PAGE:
Make What You Sell: A New Breed of Manufacturers
BY Mark Dwight
This entrepreneur says now is a great time to be a manufacturer. The secret: Think show business.
Many people who visit my business, Rickshaw Bagworks, ask if they can take photos. They seem fascinated by what we do, because it's something you just don't see every day: We make things.
More specifically, we sew custom messenger bags, backpacks, and fashion totes in a small brick warehouse in Dogpatch, an old industrial neighborhood in San Francisco that is at the epicenter of the city's maker movement.
Our 20-person cut-and-sew operation is an anachronism in today's tech-driven economy, and our location--about 50 miles north of Silicon Valley--makes what we do even more improbable. At $10.55 an hour, San Francisco has the highest minimum wage of any city in the United States, along with onerous business taxes and skyrocketing rents. Fully burdened with insurance, taxes, and benefits, our factory labor rate is $20 an hour--20 times the current labor rate in China and 100 times that in Bangladesh.
It's easy to forget that our city, the birthplace of Levi's, was once home to a thriving garment manufacturing industry.
Still, I wouldn't have it any other way. San Francisco is no place for large-scale industrial manufacturing or low-cost production of commodity goods. But it happens to be an ideal location for micromanufacturers like Rickshaw.
That's because the things that make cities special--and expensive--are the same things that attract people who are interested in the "who, what, why, where, and how" behind the products they buy. At Rickshaw, we open our doors every day and invite anyone who's interested to take a tour of our factory.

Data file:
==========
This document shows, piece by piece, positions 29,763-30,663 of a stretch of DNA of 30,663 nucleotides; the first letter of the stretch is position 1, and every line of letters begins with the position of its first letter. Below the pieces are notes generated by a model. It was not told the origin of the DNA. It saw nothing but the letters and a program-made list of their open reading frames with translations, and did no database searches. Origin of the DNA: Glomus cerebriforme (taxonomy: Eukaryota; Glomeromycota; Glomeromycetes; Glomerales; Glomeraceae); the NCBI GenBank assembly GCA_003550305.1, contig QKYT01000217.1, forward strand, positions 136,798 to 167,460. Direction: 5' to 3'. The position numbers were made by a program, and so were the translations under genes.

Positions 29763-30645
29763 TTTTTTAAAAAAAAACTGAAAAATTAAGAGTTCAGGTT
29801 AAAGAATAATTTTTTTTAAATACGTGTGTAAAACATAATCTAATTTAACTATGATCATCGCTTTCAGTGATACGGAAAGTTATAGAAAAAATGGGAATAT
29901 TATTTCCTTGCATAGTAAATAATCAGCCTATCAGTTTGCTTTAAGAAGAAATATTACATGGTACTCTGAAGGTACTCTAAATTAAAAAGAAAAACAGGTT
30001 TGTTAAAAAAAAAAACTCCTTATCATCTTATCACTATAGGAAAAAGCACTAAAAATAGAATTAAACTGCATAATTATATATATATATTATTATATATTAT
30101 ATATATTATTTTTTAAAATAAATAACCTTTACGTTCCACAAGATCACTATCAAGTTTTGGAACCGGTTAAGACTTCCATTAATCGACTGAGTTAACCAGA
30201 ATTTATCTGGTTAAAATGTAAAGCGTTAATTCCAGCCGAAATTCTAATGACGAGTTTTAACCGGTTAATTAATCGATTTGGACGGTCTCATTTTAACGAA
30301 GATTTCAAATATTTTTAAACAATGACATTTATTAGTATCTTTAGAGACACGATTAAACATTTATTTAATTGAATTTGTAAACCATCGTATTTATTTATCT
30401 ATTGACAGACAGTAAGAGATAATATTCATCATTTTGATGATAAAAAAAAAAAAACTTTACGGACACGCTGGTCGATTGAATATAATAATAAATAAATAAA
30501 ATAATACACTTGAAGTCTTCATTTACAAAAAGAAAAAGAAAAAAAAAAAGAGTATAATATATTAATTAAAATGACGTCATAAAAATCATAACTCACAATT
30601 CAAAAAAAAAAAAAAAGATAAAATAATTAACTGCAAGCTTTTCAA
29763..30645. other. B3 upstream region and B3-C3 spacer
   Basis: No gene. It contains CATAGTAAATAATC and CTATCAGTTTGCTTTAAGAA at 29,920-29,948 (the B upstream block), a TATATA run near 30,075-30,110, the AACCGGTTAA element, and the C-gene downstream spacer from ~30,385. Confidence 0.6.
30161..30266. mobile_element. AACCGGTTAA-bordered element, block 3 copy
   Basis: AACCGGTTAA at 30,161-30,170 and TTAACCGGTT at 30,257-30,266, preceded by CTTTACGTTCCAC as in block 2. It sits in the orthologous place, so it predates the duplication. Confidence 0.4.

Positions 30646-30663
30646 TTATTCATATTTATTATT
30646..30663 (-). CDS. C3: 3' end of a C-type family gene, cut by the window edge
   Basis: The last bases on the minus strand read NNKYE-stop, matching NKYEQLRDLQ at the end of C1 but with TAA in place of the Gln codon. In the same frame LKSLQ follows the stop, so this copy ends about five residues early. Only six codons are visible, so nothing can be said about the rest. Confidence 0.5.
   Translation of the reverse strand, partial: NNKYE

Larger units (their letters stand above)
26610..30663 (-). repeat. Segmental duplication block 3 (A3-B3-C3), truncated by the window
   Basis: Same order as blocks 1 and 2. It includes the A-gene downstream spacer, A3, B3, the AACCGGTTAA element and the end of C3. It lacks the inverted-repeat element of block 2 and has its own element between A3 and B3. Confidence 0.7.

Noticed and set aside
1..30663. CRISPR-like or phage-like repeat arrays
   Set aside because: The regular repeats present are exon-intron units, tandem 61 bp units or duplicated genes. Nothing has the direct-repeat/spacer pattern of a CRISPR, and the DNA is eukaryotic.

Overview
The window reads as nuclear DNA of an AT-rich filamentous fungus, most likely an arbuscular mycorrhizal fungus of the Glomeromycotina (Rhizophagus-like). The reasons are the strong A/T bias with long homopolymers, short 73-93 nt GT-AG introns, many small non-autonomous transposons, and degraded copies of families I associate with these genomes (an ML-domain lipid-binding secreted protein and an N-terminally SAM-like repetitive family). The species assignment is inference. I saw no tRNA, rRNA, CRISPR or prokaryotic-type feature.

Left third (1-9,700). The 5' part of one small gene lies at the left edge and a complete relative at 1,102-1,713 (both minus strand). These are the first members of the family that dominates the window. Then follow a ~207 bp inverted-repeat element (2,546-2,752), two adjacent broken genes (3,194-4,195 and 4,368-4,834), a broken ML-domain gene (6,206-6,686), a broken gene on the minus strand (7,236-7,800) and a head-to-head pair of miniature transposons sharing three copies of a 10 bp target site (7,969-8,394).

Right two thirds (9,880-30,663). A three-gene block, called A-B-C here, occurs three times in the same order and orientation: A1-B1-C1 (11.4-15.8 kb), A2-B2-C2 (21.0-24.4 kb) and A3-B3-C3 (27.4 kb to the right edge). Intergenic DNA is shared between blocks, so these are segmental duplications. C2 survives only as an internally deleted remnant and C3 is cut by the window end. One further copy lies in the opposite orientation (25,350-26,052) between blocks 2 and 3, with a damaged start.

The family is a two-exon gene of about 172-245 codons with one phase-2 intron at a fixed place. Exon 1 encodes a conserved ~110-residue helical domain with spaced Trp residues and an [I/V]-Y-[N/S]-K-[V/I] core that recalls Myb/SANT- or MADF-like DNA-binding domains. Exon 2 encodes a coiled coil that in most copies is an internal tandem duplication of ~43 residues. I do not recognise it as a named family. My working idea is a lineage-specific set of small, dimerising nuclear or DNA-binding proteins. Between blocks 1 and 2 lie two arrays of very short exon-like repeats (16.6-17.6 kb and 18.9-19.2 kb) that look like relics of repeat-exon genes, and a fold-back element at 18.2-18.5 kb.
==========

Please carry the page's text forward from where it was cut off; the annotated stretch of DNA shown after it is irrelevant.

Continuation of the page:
Here in San Francisco, you can also visit Heath Ceramics to see hand-glazed ceramic tiles emerging from huge industrial kilns and stop by Dandelion Chocolate to watch chocolate being manufactured, bean to bar. In each case, the drama of manufacturing serves as a powerful differentiator from all other brands of offshored products, and even "Made in the USA" goods that are outsourced to domestic subcontractors. We recognize that the art of making stuff is cool. This isn't just manufacturing. This is show business.
Our country's new breed of savvy micromanufacturers specializes in custom products, small quantities, and fast turnaround. We cannot and do not attempt to compete with high-volume low-cost manufacturers. We acknowledge that some jobs are too large and some price points too low. Instead, we focus on "high touch" opportunities that are too small and specialized for large factories.
At Rickshaw, low minimums, speed, agility, and expertise command premium prices for our bags, which retail for $50 to $100. Typical order sizes range from one to 1,000 pieces, with lead times of three to 30 days. By contrast, offshore factories generally require orders of at least 5,000 pieces, with lead times of 90 to 120 days.
We also observe the "KISS" principle: Keep It Super Simple. By making products to order, we can offer a portfolio of bags designed specifically for our own lean manufacturing process. We don't maintain a finished-goods inventory, and our materials are delivered just in time. We keep our supply chain as short as possible, purchasing most materials from American manufacturers and working with local subcontractors who specialize in the few things we don't do ourselves. We also focus on direct sales, as opposed to wholesale, to improve profit margins and support higher costs.
Perhaps one of the most exciting aspects of the U.S. micromanufacturing rebirth is that entrepreneurial companies no longer have to operate as mere subcontractors in the shadow of master brands. There's never been a better time to develop your own brand name and put it on everything you make. Build a reputation for quality products and friendly service. If you do, you will command premium pricing, rather than the commodity pricing of an anonymous supplier.